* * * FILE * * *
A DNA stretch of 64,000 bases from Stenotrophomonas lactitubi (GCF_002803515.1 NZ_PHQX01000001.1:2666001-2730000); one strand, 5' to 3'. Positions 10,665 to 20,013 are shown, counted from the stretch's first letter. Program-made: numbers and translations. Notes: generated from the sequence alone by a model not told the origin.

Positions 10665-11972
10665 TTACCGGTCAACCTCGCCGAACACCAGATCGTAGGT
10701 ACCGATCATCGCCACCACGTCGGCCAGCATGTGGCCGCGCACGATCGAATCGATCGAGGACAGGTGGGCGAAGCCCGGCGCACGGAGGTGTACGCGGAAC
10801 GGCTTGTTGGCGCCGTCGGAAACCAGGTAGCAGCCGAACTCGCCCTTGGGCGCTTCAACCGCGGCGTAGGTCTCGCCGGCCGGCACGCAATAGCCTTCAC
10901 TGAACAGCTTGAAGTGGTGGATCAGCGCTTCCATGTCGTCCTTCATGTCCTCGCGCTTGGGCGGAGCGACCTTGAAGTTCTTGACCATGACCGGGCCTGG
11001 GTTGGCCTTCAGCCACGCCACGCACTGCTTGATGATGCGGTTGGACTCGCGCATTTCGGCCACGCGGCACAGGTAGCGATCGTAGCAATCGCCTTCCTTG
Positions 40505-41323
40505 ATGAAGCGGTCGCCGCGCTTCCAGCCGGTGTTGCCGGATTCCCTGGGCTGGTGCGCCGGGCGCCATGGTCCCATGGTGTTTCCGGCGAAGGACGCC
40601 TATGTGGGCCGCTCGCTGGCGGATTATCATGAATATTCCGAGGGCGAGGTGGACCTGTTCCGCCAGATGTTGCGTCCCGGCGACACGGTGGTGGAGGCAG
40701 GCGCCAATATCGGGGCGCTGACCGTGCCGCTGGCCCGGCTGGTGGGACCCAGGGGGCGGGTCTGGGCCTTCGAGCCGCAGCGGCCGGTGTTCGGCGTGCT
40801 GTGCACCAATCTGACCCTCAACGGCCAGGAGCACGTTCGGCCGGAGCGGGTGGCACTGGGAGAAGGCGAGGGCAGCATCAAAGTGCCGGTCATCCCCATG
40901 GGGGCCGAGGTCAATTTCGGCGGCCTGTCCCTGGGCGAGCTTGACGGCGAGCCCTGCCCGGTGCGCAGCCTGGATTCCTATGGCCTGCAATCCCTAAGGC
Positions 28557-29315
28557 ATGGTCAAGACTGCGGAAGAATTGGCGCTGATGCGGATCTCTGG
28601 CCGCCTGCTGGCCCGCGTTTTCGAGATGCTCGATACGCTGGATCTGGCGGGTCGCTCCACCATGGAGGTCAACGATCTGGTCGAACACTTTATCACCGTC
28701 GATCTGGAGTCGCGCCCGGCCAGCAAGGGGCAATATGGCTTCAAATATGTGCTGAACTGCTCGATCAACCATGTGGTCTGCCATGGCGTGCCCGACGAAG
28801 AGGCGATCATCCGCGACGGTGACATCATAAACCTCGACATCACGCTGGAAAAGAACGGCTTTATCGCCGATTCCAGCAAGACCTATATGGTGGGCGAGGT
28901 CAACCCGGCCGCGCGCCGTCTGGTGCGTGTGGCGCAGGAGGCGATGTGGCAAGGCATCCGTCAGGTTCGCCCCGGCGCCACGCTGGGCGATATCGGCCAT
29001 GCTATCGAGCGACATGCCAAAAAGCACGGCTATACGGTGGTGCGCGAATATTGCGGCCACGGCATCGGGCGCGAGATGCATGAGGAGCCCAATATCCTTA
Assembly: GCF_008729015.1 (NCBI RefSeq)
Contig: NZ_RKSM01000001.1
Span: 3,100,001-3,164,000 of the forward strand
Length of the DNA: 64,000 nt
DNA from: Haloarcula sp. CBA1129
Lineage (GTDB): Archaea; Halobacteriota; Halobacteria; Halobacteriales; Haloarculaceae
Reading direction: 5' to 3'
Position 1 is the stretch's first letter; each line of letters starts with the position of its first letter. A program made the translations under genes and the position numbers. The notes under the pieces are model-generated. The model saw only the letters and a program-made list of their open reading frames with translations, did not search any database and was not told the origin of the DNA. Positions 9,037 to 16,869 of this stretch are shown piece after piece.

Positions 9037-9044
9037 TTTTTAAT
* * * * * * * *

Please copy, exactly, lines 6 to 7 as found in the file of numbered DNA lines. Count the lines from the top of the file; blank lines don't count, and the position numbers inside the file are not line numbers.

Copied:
10901 TGAACAGCTTGAAGTGGTGGATCAGCGCTTCCATGTCGTCCTTCATGTCCTCGCGCTTGGGCGGAGCGACCTTGAAGTTCTTGACCATGACCGGGCCTGG
11001 GTTGGCCTTCAGCCACGCCACGCACTGCTTGATGATGCGGTTGGACTCGCGCATTTCGGCCACGCGGCACAGGTAGCGATCGTAGCAATCGCCTTCCTTG